Table 2 summarizes the data for the two most promising future augmentation options: glutamate and neuromodulation.
Glutamate. Not surprisingly, given the high prevalence of treatment-resistant depression, the search for novel augmentation approaches remains an active area of research. Several classes of agents that target melatonin, acetylcholine, and glutamate receptors have had promising results in initial trials but require more evidence before clinical use is a realistic possibility.
The strongest data are for glutamatergic agents, particularly those that target glutamate neurotransmission via NMDA receptor antagonism. Ketamine and ketamine-based compounds are the most anticipated augmentation options. Intravenous ketamine has strong placebo-controlled data in acute antidepressant treatment, and research is actively ongoing to develop an oral ketamine-based compound for antidepressant augmentation.53 Results of a placebo-controlled trial of memantine monotherapy were negative.54 Riluzole, a glutamate release inhibitor that increases glutamate uptake into glial cells, has some evidence of efficacy in small open-label trials without any controlled data.55
Drugs in development that target other aspects of the glutamate system include selective NR2B NMDA receptor antagonists, metabotropic glutamate receptor agonists and antagonists, and 2-amino-3-(3-hydroxy-5-methyl-isoxazol-4-yl)propanoic acid receptor–positive modulators.
Neuromodulation. Noninvasive brain stimulation has been investigated for the treatment of mood disorders since the early 1990s. However, recently these efforts have accelerated with the FDA approval of devices for transcranial magnetic stimulation (TMS) for MDD. While neuromodulation options currently are not widely available, we anticipate that because of their strong safety and limited adverse-effect profile, these interventions may become a viable option in augmentation therapy for MDD.
Repetitive TMS (rTMS) uses induced current to modify activity in the dorsolateral prefrontal cortex and depression-related circuits. The data for its use in augmentation are promising. The results of one large open-label study of rTMS with concomitant use of antidepressants were positive.56 A sham-controlled trial found significant but transient improvement in depressive symptoms with rTMS compared with sham from the first week after the 2-week treatment period began until the 4-week follow-up, but not at the 5-week end point.56 Although there is a risk of seizure with rTMS, its incidence has been extremely low in clinical trials and subsequent use.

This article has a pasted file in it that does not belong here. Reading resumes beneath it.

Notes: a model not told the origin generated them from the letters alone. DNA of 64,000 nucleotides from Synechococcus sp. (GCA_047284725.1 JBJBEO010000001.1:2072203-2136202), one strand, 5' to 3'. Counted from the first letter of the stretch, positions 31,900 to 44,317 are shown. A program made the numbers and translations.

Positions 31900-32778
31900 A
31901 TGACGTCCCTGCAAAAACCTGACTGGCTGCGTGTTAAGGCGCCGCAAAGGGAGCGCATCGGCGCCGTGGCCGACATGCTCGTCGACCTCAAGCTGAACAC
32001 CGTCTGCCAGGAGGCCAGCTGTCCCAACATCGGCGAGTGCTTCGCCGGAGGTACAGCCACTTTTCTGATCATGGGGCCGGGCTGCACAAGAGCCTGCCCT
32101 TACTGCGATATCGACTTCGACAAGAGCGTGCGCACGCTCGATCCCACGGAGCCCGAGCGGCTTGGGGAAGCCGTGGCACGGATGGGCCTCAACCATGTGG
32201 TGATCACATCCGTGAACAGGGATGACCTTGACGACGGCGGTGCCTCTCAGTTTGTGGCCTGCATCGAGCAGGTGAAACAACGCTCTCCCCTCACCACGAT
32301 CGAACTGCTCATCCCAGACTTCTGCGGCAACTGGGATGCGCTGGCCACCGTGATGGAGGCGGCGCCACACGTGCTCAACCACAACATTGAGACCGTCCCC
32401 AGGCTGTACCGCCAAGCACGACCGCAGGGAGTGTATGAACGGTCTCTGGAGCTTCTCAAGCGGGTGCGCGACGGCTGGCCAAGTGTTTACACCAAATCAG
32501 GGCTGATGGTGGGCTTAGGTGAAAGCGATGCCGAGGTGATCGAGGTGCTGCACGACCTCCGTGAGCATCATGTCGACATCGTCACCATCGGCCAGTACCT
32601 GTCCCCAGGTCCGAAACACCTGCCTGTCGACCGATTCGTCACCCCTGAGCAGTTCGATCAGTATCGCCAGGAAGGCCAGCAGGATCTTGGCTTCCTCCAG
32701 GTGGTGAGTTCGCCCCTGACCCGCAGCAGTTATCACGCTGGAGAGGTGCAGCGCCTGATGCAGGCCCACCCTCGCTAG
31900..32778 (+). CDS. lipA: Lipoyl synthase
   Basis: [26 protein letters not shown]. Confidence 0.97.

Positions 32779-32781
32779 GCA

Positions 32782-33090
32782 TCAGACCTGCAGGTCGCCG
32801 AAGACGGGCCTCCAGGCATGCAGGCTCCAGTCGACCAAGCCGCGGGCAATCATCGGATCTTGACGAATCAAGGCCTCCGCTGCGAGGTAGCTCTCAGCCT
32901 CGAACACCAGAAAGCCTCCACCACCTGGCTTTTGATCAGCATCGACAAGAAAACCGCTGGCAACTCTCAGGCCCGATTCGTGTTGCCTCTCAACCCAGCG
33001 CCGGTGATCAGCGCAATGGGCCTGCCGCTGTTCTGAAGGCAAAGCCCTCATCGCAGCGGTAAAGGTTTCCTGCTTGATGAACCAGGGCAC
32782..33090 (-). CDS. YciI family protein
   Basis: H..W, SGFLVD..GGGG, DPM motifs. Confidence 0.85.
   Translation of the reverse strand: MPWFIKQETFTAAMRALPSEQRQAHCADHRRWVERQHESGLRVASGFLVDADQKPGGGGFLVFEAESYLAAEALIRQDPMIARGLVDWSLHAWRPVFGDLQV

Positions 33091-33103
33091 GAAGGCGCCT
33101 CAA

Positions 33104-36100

Transcranial direct current stimulation (tDCS), another novel noninvasive brain stimulation option, involves the use of a low current (typically 2 milliamps) passing through the dorsolateral prefrontal cortex. While results of several studies of tDCS monotherapy have been mixed, one study of tDCS augmentation of sertraline therapy was strongly positive, although mania was induced in a number of patients.57
For the augmentation of SSRI treatment in MDD, the most robust evidence is available for atypical antipsychotics, particularly aripiprazole and quetiapine extended-release. However, the serious adverse effects of atypical antipsychotics make it prudent to consider other agents for first-line augmentation therapy; agents should be chosen on the basis of best practice and medical evidence. Supplements, while not traditionally considered augmentation options, have fewer adverse effects and have a growing evidence base supporting their use.
Other options include mirtazapine or referrals for neuromodulation. T3, bupropion, and buspirone are fair options, if one keeps in mind that placebo-controlled evidence of their efficacy with SSRIs is limited. The role of topiramate, lamotrigine, pindolol, pramipexole, and sex hormones is unclear, given the evidence at this time. Data indicate that stimulants do not have a role in augmentation. It makes sense to use lithium only after other agents have failed because of associated long-term risks. Newer options, such as ketamine-based compounds and tDCS, show promise for augmentation, but they would benefit from more rigorous trials before widespread clinical use.
Dr Warner is House Staff Officer in Psychiatry in the department of psychiatry and human behavior and Dr Philip is Assistant Professor of Psychiatry and Human Behavior, both at the Alpert Medical School of Brown University in Providence, RI. Dr Warner reports that she has no conflicts of interest concerning the subject matter of this article. Dr Philip reports that he has received research support from Neuronetics Inc and NeoSync Inc through contracts with Butler Hospital in Providence, RI.